Two Common Gallinules peer from the edge as if to ask, “What has happened?”

This was difficult to view…

“Before” —

“After” — The Sora migrated to a quieter section of the pond.

The Green Kingfisher and Striated Heron veered to higher perches.

“Before….” June 2020

“After…”   December 2020 – The species adapt.

I returned on the 21st to photograph the sun’s shadow at noon and hoped that one of the resident birds would provide a few candid solstice shots. Cloudy conditions prevailed, although several species  entertained me with interesting poses.  The sun made a brief fifteen-second appearance between 12:00 and 12:01, as if to acknowledge my expectations of the noon hour.

Snowy Egret – 12:01 pm

Purple Gallinule ‘fishing’ for water lily fruit. 12:01

12:05 – Back to cloudy conditions, but the Snowy Egret continues to entertain. It caught a crayfish!

12:07 – The Tri-colored Heron pirouettes while chasing minnows.

The Masked Water Tyrants, now free of their parenting duties, seemed to have dismissed their grief and resumed their normal behavior. Singing and dancing while flitting from spot to spot, they provided a great example of moving on. There were lessons here that extended far beyond my concern for the birds.

I wondered if the lone Sora felt isolated, vulnerable or if it missed its companions. I wondered where it slept at night, and if the neighborhood cats might prey on any of these birds. The ‘Sorita’ foraged within a few feet of where I sat on the earth near the edge of the pond. Totally ignoring me, it remained on alert for the gallinules. A juvenile and an adult approached the far side, and the Sora, in stealth mode, scurried in the opposite direction. Rounding the next bend, it resumed its foraging behavior, unaware that both gallinules approached.  I moved uphill for a better view of both species.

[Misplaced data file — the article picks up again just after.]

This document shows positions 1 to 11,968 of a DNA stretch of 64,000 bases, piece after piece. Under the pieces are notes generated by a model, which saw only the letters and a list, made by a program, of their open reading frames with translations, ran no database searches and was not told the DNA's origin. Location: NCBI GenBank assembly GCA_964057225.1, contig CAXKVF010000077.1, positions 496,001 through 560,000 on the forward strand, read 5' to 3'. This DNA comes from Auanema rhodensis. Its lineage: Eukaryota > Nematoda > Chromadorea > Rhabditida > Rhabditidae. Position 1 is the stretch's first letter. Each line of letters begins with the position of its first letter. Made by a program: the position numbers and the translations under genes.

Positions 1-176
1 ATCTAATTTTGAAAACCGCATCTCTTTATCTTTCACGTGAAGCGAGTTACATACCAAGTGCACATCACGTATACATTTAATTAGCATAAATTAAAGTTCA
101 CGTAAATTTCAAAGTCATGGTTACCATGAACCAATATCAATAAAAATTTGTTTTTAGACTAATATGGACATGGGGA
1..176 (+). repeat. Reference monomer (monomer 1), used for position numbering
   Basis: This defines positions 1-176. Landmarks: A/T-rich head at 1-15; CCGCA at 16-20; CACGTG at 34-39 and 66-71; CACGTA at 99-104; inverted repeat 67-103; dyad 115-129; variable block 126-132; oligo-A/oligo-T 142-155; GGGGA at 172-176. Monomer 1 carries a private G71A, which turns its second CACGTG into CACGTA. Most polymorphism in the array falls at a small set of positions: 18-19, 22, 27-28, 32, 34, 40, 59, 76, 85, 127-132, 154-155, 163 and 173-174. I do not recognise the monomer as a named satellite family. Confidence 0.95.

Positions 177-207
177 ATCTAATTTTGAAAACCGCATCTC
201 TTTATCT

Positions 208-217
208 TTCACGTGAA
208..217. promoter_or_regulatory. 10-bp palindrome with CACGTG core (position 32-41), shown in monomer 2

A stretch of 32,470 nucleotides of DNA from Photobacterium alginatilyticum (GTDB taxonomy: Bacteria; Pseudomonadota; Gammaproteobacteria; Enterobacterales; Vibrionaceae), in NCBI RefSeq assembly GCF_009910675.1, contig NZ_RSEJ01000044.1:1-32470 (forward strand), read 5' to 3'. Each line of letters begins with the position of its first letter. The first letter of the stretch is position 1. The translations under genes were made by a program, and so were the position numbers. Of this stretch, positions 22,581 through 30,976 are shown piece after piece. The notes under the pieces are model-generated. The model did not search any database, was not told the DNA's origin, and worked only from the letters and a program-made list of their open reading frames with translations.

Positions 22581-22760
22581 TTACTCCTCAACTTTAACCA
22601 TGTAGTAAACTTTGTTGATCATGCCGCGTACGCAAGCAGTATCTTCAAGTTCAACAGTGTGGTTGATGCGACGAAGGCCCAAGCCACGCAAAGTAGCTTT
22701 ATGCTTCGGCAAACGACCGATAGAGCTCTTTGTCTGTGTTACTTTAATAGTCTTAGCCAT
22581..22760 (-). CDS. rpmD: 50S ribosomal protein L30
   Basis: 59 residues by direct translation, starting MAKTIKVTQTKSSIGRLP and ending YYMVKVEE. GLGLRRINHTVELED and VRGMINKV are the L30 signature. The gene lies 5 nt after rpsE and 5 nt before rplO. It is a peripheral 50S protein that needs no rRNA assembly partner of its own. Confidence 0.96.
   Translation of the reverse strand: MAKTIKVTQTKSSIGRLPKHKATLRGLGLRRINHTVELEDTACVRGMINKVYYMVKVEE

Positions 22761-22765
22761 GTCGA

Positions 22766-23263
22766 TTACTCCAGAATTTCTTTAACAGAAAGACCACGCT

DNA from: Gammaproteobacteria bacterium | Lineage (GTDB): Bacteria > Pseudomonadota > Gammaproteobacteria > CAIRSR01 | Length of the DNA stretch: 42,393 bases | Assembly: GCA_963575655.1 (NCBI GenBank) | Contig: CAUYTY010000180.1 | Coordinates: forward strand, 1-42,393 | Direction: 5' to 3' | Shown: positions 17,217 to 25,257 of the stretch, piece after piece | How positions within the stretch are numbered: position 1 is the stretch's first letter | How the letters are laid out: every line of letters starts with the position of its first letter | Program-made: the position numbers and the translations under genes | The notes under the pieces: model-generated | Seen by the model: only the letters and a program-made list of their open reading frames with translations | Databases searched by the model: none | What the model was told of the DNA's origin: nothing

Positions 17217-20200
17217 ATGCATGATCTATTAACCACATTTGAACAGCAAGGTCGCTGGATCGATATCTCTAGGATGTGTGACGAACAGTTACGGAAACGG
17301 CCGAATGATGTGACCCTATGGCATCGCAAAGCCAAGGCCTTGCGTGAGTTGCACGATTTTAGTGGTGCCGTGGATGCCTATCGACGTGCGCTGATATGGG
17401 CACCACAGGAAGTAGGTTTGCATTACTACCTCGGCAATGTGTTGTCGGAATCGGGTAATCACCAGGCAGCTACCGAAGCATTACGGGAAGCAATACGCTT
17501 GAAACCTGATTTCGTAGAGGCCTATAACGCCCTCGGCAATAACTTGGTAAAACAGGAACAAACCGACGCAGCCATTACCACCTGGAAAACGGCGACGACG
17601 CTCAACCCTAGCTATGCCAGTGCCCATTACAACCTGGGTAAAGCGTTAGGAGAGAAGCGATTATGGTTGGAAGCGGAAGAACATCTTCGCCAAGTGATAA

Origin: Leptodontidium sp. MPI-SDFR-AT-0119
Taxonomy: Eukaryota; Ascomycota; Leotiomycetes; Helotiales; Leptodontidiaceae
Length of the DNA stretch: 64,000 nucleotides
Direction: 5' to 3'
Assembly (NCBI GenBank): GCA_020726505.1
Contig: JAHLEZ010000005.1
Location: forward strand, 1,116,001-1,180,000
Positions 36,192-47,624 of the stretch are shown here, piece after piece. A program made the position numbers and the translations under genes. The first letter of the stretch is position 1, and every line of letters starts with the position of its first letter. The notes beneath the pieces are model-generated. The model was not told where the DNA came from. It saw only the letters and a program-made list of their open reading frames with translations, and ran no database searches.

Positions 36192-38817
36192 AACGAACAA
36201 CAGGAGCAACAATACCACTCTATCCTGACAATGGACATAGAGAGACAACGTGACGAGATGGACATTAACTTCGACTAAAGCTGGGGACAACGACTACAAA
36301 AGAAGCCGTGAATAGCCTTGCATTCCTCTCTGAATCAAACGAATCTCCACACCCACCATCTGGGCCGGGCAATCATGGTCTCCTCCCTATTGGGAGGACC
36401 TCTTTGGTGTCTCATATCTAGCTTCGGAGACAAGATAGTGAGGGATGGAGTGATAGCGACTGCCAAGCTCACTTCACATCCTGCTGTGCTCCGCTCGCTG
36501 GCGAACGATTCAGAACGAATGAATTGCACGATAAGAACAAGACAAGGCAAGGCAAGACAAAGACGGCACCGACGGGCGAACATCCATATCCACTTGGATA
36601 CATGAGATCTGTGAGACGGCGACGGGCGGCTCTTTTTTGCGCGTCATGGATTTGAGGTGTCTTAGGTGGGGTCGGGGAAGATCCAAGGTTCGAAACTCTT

Still unaware of the gallinules’ presence, the Sora fluffed and rested in the new growth of the papyrus. Both gallinules closed the distance, and feeling the Sora was outnumbered, I tossed a few marble-sized rocks toward the gallinules.



The gallinules quickly switched their attention to the splash, but the Sora did not.

I tossed another, and then another and stated, ‘Danger! Danger!’

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The Sora spotted the gallinules and immediately flew to the scalped islita! Yay! Within a few seconds, the gallinules passed through the Sora’s previous hiding place, then continued along the edge of the pond. Whew.

Was I wrong to interfere?

The islita’s mass of old roots and debris offers adequate cover for small birds. Larger ones can easily soar to safety. The area will regenerate quickly. The cattails take longer to reach maturity, but the new foliage grows fast and offers cover for small birds like the Soras and Wattled Jacanas. The Green Kingfishers instantly migrated to higher tree-top perches. The birds have no ability to protest or grumble. Adapting, they learn how to find new food or nesting options. They dodge the predators.

The Masked Water-Tyrants’ cheerful behavior was by far my greatest lesson for the month.  We cannot reclaim what’s lost -so we adapt, adjust and move forward. If we’re looking back, we can’t see where we’re going.  These dancing and singing fluffs of black and white set a great example.

Beginning stages of a watercolor study.  Masked Water-Tyrants

The birds have become some of my best teachers. Nature adapts, as will I.